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El Salvadoran cross of hope

 

John 12:20-33

Lent 5, March 21, 2021

St. Martin North Vancouver

 

“Our Cross”

May the words of my mouth and the meditations of our hearts be acceptable in your sight, O God, our Rock and our Redeemer.  Amen.

There’s a song that is circulating right now for a paper towel commercial.  “Human”, by Rag’n’Bones Man (2016) accompanies images of people making messes, big and small, in their lives.  The lament, in this context, is that bad things happen in life and the singer can’t be expected to fix it all.  He needs help cleaning them up.  Some of the words go:

Maybe I'm foolish
Maybe I'm blind
Thinking I can see through this
See what's behind
Got no way to prove it
So maybe I'm lying…

Take a look in the mirror
And what do you see?
Do you see it clearer or are you deceived?
In what you believe?

Some people got the real problems
Some people out of luck
Some people think I can solve them
Lord heavens above
I'm only human after all
I'm only human after all
Don't put the blame on me
Don't put the blame on me

Don't ask my opinion
Don't ask me to lie
Then beg for forgiveness
For making you cry
'Cause I'm no prophet or Messiah
Should go looking somewhere higher
'Cause I'm only human after all
I'm only human after all
Don't put your blame on me
Don't put your blame on me

 

Maybe you can identify with those feelings of depression and resentment, of struggling with your own burden, let alone trying to clean up someone else’s mess. 

My grandmother had a teddy bear with a squint.  She called him “Gladly”.  As in: Gladly my cross-eyed bear.  Have you heard the phrase “we all have a cross to bear”?  The implication is we are to carry it cheerfully and without complaint.   Sometimes it is intended as a comfort, along with the reassurance that “God never gives us more than we can endure”.  Except that there are things that are too difficult to bear alone.  Physically, mentally, or spiritually. 

“If anyone wants to be my disciple, let them take deny themselves and take up their cross and follow me.”  The first three gospels all contain these words of Jesus (Matthew 16:24; Mark 8:34; Luke 9:23).  When this commandment gets framed as an individual commitment or a personal piety, this becomes an impossible ask.  Even Jesus ended up needing help carrying his cross before the crucifixion.  A person in the crowd was forced by the Roman soldiers to take on the load after Jesus stumbled and fell under the weight of it all.  

In John’s gospel, the emphasis is not my cross but our cross.  Not individual suffering, but the community’s sacrifices in love which lead to life.  Chapter 12, verse 26, has Jesus state: “Whoever serves me must follow me and where I am, there will my servants be also. Whoever serves me, the Father will honour.”  His mission is to submit to the cross in order that God may be glorified and those who believe in him may find resurrection.  He asks his disciples to join with him.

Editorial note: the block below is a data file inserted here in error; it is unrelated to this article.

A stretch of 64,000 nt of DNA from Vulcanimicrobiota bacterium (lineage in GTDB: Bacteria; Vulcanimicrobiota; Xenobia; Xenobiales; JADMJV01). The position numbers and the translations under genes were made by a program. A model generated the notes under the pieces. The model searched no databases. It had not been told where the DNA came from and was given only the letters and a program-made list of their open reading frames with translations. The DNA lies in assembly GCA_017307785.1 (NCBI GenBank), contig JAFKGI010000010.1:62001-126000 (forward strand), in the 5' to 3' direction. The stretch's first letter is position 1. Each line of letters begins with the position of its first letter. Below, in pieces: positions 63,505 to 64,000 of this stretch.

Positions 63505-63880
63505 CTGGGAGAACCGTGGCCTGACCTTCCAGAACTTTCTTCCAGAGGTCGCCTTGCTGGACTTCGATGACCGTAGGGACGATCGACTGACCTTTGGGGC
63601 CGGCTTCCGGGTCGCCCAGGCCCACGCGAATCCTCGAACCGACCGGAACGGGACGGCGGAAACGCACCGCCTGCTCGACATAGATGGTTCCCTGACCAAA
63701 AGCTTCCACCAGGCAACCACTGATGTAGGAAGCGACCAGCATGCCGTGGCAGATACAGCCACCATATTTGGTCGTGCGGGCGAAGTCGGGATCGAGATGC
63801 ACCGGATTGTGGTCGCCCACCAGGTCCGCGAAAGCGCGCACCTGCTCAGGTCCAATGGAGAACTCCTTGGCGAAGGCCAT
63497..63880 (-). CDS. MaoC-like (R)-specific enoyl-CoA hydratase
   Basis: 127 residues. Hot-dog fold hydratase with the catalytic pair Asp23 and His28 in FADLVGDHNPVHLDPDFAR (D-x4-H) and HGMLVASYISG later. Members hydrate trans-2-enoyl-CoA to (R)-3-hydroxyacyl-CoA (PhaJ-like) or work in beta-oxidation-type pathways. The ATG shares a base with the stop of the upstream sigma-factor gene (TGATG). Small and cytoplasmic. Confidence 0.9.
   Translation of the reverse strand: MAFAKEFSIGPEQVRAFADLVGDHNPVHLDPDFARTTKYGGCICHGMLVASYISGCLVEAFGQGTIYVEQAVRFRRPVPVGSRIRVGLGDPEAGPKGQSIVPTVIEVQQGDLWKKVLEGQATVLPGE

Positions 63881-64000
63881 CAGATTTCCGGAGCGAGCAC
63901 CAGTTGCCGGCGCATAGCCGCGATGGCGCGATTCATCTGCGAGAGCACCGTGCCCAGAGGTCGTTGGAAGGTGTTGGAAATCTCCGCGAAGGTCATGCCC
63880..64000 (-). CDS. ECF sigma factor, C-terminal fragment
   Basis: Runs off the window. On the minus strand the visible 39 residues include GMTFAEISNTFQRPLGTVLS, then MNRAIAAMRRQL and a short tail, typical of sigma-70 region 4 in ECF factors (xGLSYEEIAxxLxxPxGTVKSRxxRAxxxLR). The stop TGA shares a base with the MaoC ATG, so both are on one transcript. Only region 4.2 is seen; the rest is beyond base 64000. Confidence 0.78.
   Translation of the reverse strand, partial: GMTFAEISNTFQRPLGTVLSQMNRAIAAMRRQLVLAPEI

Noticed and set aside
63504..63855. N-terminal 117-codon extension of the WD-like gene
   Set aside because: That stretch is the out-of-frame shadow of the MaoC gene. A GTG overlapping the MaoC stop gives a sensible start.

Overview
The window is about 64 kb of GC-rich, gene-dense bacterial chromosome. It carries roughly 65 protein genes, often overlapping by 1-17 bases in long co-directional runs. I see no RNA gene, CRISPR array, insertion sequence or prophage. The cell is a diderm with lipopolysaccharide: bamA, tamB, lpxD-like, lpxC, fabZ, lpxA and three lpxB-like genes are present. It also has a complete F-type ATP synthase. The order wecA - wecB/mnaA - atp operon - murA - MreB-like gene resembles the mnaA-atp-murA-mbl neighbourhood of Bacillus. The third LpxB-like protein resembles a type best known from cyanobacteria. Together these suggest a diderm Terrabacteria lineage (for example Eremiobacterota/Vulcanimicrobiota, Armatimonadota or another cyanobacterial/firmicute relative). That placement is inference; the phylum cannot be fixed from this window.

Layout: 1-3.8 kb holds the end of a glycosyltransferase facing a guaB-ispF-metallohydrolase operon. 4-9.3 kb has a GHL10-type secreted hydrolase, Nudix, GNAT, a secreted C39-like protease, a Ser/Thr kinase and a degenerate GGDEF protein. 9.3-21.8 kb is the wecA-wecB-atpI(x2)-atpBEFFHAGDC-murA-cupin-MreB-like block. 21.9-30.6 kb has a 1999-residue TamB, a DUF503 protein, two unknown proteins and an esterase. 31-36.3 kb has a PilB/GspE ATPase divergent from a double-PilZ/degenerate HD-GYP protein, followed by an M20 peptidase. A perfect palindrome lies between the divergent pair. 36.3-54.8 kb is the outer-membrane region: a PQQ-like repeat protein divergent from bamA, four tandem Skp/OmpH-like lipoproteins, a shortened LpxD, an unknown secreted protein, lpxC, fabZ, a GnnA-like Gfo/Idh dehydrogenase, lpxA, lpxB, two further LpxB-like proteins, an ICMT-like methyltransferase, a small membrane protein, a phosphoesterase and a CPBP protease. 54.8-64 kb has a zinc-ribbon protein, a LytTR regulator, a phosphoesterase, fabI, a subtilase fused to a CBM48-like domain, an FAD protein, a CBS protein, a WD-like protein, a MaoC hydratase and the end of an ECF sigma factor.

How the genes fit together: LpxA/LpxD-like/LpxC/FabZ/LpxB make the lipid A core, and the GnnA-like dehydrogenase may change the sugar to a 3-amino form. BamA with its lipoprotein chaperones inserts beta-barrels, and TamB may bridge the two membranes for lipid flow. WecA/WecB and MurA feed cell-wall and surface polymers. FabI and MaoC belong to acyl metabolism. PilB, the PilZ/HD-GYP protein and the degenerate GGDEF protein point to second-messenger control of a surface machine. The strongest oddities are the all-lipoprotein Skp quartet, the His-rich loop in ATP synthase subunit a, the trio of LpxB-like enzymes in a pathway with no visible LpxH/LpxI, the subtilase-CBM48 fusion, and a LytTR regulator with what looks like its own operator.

Jesus briefly considers whether to ask for rescue.  He is in Jerusalem for the Festival of the Passover.  At this holy time, the Jews commemorated the Exodus, when the eldest sons of the Egyptians died and the Hebrew children were passed over by the angel of death. Should Jesus petition to be passed over too?  He decides no.  His self-giving is necessary for others to be raised with him as the body of Christ.  Jesus does more than take the blame.  God uses him as the paper towel to clean up the mess, but all those who have come to believe in him have a part going forward.  

In a parable drawn from the land around him Jesus speaks of what is necessary for the harvest.  “Unless a grain of wheat fails into the earth and dies, it remains just a single grain: but if it dies, it bears much fruit” (verse 24).  Wild wheat, or emmer, has stalks that produce a few seeds that scatter by the wind.  But the domestic or bread wheat grown in Jesus’ time needed human labour to break up the tightly packed heads into individual seeds so that they might be sown for a good crop.  Like the wheat, Jesus will be broken in order to feed the world.  This breaking of the one into many for new life is the image our Lord wants to inspire us.  Individualism is not the way of Christ.  I cannot save just for myself because life cannot be hoarded for later.  What I  give up prepares me to receive in new ways for God’s glory, not our own.

The cross and the glory are connected.  In El Salvador, there is a tradition of painting scenes of everyday life on wooden crosses that hang in many homes. Sometimes Jesus is shown in the middle, but as often there are portrayals of villagers going about everyday tasks, of land and animals, sun and rainbow, wheat and wine.  These crosses of hope show the things that give meaning to life.  Those that live together within the cross share in the pains and the joys of the community.

Jesus also said to those who gathered around him in this last week, “ ‘When I am lifted up from the earth, I will draw all people to myself.’  He said this to indicate the kind of death he was to die.” (verses 32-33).  Not just his death: but his rising to life again and going up into heaven.  The body that dies becomes the resurrected body, and then the body of Christ in his followers.  God’s glory through one person becomes the way of the cross that is shared by us all. 

None of us has to carry the cross by himself or herself.  None of us have to face it alone.  Individually, we are only human.  We get fearful.  We can’t fix ourselves.  We fall under the burdens we struggle to carry.  But as servants together we can live within the way that Jesus has opened for us.  What we give up in serving each other will show God’s glory to the world.  And like the wheat that is scattered for a new crop, we find ways to feed many.  Amen.